I got full-stack experience with a REST API server, web frontend, and PostgreSQL database. It was my first exposure to microservices, Docker, and Kubernetes, as well as mentorship from seasoned software engineers. I even wrote a Slack integration. The whole experience made me a much better developer.

After graduation, you stayed involved in the MPCS by becoming a TA. How did you find that experience? 

Yes, I've been a TA for Discrete Math, Algorithms, and Advanced Algorithms, all with Gerry Brady.

I love being a TA because you get to rediscover the material with new students every quarter. You gain a deeper understanding versus learning it just once, and it keeps you engaged with it so that knowledge doesn't atrophy.

It's really fun to come up with new assignments. I like to draw from problems I've had to solve or other ways I've seen algorithms applied in the real world. One of my favorite assignments was adapted from a blog post on load balancing algorithms for the NGINX web server.

It's also great working with Gerry. She's been an excellent friend and mentor to me. I think anyone who's taken her classes will tell you that she's one of a kind.

Can you tell us a bit about your post- MPCS professional journey? I see you are currently a Software Engineer at SpaceX- did the MPCS help prepare you for this role?

Towards the end of my time in the MPCS, I was able to find a full-time software job with a trading firm in Chicago. Since MPCS courses are mostly at night, I was able to gain work experience while finishing my degree. I worked there for a little over a year.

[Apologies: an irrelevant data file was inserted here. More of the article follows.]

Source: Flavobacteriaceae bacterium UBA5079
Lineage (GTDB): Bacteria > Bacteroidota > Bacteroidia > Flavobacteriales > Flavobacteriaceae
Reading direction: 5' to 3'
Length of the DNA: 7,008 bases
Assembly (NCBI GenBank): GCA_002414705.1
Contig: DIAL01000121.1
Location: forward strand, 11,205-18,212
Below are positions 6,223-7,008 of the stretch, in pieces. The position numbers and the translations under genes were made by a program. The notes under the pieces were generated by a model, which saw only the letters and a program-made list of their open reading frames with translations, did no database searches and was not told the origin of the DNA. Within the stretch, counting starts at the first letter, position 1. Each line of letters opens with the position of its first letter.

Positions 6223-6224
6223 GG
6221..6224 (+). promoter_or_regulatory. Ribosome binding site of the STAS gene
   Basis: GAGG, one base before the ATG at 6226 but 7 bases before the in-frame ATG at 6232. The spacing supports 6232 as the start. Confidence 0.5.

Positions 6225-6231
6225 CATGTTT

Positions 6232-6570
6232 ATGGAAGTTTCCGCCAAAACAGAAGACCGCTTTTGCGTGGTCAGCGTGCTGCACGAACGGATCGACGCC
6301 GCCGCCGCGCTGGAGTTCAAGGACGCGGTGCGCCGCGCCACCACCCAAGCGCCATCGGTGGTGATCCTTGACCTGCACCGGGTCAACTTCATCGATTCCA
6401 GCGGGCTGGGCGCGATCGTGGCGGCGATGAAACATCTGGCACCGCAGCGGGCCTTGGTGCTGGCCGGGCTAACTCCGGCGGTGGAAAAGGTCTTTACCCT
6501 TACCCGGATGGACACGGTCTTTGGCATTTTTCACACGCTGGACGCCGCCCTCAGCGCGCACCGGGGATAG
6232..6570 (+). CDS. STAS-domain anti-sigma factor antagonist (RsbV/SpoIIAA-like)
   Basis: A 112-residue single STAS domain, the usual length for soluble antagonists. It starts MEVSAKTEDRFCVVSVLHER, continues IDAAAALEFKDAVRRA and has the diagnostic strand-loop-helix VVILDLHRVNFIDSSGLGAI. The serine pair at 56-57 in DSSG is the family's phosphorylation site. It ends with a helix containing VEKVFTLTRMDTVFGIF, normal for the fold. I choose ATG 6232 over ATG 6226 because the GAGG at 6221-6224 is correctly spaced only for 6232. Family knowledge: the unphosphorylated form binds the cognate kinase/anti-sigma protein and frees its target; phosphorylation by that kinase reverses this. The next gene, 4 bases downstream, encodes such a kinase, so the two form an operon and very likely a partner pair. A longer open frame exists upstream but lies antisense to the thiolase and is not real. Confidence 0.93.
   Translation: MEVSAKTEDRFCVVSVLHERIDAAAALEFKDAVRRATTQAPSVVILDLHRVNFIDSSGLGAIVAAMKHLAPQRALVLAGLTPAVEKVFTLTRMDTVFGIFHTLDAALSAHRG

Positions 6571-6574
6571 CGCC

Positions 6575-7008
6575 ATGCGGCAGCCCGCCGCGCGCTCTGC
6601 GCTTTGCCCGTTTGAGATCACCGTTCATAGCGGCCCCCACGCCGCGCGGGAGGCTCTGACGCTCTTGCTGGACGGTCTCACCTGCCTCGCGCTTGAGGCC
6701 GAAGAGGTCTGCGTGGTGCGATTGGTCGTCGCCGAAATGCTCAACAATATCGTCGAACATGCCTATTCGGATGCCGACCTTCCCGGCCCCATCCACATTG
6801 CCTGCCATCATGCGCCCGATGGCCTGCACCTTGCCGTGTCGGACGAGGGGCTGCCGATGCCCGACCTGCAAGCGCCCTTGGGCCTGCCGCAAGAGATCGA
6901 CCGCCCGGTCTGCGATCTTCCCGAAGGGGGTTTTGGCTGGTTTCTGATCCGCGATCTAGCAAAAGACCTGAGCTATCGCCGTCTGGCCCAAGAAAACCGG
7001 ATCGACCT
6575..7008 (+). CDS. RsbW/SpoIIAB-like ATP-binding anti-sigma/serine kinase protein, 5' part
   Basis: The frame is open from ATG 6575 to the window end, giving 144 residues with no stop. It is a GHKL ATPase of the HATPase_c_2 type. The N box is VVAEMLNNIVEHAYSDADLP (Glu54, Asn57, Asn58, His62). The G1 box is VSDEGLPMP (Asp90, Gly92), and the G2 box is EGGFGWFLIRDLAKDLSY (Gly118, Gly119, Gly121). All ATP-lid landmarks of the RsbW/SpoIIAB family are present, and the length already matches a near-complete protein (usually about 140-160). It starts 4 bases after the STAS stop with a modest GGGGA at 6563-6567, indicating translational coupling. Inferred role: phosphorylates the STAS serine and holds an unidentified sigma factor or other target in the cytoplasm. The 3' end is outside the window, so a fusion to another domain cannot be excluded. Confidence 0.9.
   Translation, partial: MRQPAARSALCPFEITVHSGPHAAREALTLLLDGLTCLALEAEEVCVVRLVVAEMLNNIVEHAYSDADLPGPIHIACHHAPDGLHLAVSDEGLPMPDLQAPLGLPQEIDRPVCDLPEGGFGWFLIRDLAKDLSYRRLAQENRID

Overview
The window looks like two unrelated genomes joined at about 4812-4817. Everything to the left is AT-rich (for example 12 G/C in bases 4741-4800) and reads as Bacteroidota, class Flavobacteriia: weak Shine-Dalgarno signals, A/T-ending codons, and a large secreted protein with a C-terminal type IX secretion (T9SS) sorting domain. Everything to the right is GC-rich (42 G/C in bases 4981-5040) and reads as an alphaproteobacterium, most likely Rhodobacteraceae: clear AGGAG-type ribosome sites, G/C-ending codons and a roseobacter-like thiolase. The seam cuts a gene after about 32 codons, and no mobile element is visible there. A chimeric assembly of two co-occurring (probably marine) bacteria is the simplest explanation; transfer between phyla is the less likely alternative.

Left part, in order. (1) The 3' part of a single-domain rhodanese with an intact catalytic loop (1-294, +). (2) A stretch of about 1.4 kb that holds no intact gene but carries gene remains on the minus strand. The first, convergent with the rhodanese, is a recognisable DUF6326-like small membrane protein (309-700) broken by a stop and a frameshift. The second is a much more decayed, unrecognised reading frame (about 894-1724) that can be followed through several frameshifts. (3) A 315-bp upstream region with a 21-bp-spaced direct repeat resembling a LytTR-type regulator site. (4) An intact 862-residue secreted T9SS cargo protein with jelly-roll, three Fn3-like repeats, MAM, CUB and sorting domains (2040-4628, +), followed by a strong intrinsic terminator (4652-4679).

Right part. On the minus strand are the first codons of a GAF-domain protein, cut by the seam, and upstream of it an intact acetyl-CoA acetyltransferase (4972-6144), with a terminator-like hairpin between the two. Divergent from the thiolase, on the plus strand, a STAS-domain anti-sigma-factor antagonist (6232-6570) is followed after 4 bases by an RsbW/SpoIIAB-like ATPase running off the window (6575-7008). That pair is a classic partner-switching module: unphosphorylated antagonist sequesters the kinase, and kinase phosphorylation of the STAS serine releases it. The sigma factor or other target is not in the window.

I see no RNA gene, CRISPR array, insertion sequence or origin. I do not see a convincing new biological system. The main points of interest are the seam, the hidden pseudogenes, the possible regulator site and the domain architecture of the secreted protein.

For the last 6 months, I've been working at SpaceX in Seattle on the Starlink satellite internet program. My team is responsible for software that ingests network telemetry data from simulations and in real-time and generates metrics and visualizations to help drive decision-making. I'm also doing some work with production network software, which has been interesting because you have to be careful to deploy your changes to the network without disrupting service for users.

The MPCS actually directly helped me to land my job because I was contacted by a SpaceX recruiter via Piazza, the university's old Q&A platform. Beyond that, I rely on my CS education every day to solve problems efficiently and write reliable, scalable, maintainable code.

How has your MPCS education helped you discover and achieve your professional goals?

The MPCS gave me all of the right tools: math and computer science fundamentals, programming knowledge, software engineering principles. 

But besides the education, the MPCS gave me a strong sense of community. In addition to Gerry, I learned so much from Matt McPartlon and Chris Jones, who were my TAs for Algorithms and now completing their PhDs. I'm still touch with my study group from when I was in the program, and current students via my own TA work.

Those people inspire me and give me confidence that I can do things that are difficult, even when I'm feeling imposter syndrome. They encouraged me, helped me practice for interviews, wrote references, and more.

Would you recommend the MPCS to others? If so, why?

Yes, I would recommend the MPCS to anyone who is motivated to get a strong computer science education. UChicago has a great CS community and there are so many opportunities to get involved, wherever your interests lie.